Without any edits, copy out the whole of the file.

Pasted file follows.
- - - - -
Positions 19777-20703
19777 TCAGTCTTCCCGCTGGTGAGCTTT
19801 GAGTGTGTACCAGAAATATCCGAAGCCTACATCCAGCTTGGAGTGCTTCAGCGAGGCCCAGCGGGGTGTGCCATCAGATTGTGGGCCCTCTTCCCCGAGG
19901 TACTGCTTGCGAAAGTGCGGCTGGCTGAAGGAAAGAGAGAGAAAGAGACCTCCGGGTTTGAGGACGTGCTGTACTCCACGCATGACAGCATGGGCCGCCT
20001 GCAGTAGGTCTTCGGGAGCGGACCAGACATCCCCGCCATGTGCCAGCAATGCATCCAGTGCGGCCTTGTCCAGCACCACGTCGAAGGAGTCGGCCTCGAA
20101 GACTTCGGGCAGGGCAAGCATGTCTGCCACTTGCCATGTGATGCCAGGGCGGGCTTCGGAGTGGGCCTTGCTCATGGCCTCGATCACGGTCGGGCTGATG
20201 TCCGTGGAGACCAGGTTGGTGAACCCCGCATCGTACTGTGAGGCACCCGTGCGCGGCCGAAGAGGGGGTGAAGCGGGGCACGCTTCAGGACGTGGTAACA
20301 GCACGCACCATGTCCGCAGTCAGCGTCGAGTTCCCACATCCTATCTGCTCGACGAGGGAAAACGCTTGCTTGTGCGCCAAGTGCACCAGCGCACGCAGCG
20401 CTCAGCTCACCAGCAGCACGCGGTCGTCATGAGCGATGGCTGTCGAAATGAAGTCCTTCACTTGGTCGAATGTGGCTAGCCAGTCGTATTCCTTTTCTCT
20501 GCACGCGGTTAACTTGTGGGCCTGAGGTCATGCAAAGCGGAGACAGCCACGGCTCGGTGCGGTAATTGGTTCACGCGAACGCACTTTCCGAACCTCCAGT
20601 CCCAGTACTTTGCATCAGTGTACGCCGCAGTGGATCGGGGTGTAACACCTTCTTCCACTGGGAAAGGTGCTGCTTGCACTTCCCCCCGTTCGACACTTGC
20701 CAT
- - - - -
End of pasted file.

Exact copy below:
Positions 19777-20703
19777 TCAGTCTTCCCGCTGGTGAGCTTT
19801 GAGTGTGTACCAGAAATATCCGAAGCCTACATCCAGCTTGGAGTGCTTCAGCGAGGCCCAGCGGGGTGTGCCATCAGATTGTGGGCCCTCTTCCCCGAGG
19901 TACTGCTTGCGAAAGTGCGGCTGGCTGAAGGAAAGAGAGAGAAAGAGACCTCCGGGTTTGAGGACGTGCTGTACTCCACGCATGACAGCATGGGCCGCCT
20001 GCAGTAGGTCTTCGGGAGCGGACCAGACATCCCCGCCATGTGCCAGCAATGCATCCAGTGCGGCCTTGTCCAGCACCACGTCGAAGGAGTCGGCCTCGAA
20101 GACTTCGGGCAGGGCAAGCATGTCTGCCACTTGCCATGTGATGCCAGGGCGGGCTTCGGAGTGGGCCTTGCTCATGGCCTCGATCACGGTCGGGCTGATG
20201 TCCGTGGAGACCAGGTTGGTGAACCCCGCATCGTACTGTGAGGCACCCGTGCGCGGCCGAAGAGGGGGTGAAGCGGGGCACGCTTCAGGACGTGGTAACA
20301 GCACGCACCATGTCCGCAGTCAGCGTCGAGTTCCCACATCCTATCTGCTCGACGAGGGAAAACGCTTGCTTGTGCGCCAAGTGCACCAGCGCACGCAGCG
20401 CTCAGCTCACCAGCAGCACGCGGTCGTCATGAGCGATGGCTGTCGAAATGAAGTCCTTCACTTGGTCGAATGTGGCTAGCCAGTCGTATTCCTTTTCTCT
20501 GCACGCGGTTAACTTGTGGGCCTGAGGTCATGCAAAGCGGAGACAGCCACGGCTCGGTGCGGTAATTGGTTCACGCGAACGCACTTTCCGAACCTCCAGT
20601 CCCAGTACTTTGCATCAGTGTACGCCGCAGTGGATCGGGGTGTAACACCTTCTTCCACTGGGAAAGGTGCTGCTTGCACTTCCCCCCGTTCGACACTTGC
20701 CAT